the user does not clear the browser's cache, the user will always be
connected to the exact same back-end web server process.
What we have now is an excellent starting point to develop a web client for
GNUmed. Users have the option to run the wxpyton client or web client or both
at the same time. The big benefit of all client talking to the backend through
a common server side middleware is that in case of backend changes or
middleware changes all client continue to work without having to port all
changes to all clients.

Buyer beware: This is proof of concept code. It shows the concept works. Not
more. No less.

Rock on.


Wednesday, July 07, 2010

GNUmed plugin development - how to access the current patient

Chances are you want to access the data of the currently active patient in your plugin. There is an app for that (TM) . I mean there are some convenience functions for that. This is called middleware. No matter if the database ever changes. The way to access the data is abstracted and will remain stable.
from import gmPerson

pat = gmPerson.gmCurrentPatient()
text = patient['firstnames']
text = patient['lastnames']
text = patient['dob']
text = patient['gender']
This should be pretty self explainatory. For convenience use patient['dob'].isoformat() for a string representation of the datetime object.

To work with the patient's emr you can access it like this:

emr = pat.get_emr()
Let's say you want to get the current episode and if none create one.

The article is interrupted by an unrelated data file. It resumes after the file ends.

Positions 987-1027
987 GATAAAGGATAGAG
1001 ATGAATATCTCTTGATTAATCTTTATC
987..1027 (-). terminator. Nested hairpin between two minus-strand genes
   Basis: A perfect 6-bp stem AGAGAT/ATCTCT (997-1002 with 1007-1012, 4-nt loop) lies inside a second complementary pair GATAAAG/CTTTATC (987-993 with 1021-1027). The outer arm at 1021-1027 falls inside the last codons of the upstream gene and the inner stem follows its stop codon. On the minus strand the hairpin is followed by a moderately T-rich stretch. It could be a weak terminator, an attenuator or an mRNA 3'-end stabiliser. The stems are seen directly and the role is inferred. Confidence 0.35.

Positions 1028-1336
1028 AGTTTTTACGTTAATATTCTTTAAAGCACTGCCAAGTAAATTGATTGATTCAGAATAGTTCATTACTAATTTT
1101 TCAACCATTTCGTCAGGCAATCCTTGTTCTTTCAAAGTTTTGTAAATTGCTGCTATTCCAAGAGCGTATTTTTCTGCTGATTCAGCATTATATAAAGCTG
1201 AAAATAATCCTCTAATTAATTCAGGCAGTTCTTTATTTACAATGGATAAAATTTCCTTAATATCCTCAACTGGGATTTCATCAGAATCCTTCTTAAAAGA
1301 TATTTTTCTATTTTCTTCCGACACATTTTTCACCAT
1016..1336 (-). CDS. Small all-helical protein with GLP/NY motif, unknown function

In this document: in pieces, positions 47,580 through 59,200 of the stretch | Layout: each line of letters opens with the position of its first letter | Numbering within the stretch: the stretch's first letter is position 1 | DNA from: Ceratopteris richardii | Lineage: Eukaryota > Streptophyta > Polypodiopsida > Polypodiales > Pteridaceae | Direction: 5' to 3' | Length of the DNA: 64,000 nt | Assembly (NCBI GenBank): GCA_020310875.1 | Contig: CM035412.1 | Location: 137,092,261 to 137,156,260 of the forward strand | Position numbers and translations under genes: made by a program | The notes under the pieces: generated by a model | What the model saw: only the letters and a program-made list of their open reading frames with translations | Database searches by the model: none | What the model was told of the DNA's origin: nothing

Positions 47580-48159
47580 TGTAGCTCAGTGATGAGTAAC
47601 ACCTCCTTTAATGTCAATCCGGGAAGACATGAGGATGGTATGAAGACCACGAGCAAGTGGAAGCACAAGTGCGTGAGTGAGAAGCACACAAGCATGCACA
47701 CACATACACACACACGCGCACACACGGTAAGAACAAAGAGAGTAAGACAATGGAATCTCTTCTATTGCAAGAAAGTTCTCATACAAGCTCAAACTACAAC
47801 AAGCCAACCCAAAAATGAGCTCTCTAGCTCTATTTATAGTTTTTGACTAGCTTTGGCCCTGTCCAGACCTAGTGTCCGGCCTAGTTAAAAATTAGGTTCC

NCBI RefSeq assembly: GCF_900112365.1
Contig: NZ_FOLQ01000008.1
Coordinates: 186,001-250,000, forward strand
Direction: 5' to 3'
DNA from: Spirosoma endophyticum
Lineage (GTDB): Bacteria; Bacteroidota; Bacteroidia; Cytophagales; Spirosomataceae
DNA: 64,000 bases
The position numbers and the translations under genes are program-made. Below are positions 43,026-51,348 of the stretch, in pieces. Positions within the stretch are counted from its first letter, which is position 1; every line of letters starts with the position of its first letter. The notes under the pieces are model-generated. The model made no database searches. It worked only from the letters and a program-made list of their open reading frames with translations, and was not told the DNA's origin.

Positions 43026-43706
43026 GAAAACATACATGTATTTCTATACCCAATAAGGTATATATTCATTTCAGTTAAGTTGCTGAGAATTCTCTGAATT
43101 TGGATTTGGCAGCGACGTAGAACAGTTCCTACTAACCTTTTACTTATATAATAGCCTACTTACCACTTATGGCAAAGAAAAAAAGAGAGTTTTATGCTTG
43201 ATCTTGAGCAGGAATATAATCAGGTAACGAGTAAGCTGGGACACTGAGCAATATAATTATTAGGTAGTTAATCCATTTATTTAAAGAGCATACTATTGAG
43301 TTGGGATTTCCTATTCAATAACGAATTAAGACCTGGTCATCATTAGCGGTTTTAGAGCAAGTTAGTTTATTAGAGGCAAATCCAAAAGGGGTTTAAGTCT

if episode is None:
                        all_epis = emr.get_episodes()
                        # FIXME: what to do here ? probably create dummy episode
                        if len(all_epis) == 0:
                                episode = emr.add_episode(episode_name = _('Cardiac echo exam'), is_open = False)
                                dlg = gmEMRStructWidgets.cEpisodeListSelectorDlg(parent = parent, id = -1, episodes = all_epis)
                                dlg.SetTitle(_('Select the episode under which to file the document ...'))
                                btn_pressed = dlg.ShowModal()
                                episode = dlg.get_selected_item_data(only_one = True)

                                if (btn_pressed == wx.ID_CANCEL) or (episode is None):
                                        if unlock_patient:
                                                pat.locked = False
                                        return None

Thursday, July 01, 2010

GNUmed plugin development - easy testing of plugin

Developing a plugin is no magic. We have received a report by a university student that he was able to get a plugin developed and running from the documentation we provide. He intentionally does not ask any questions but tries to dig through the documentation (blog, wiki, source code comments) to find out how everything plays together.

In one of the last articles it was demonstrated how to display a plugin. While it is nice to see your plugin in GNUmed often you don't want to start up all of GNUmed just to test your plugin.

Python comes with batteries included. Each client plugin can be started standalone through a helper called pywidgettester. This is implemented in the ExamplePlugin aleready.

Just start the plugin like this
cd ./client/wxpython/gui
It will ask for the server it should connect to, the database it should connect to, the username and the password. Once it has connected it lets you search for a patient. Then it will display this:

These lines in a plugin make this possible
if __name__ == '__main__':

        # GNUmed
        from import gmPerson
        from Gnumed.wxpython import gmPatSearchWidgets"starting template plugin...")

                # obtain patient
                patient = gmPerson.ask_for_patient()
                if patient is None:
                        print "None patient. Exiting gracefully..."

                # display the plugin standalone
                application = wx.wx.PyWidgetTester(size = (800,600))
                widgets = gmExamplePluginWidgets.cExamplePluginPnl(application.frame, -1)


Happy coding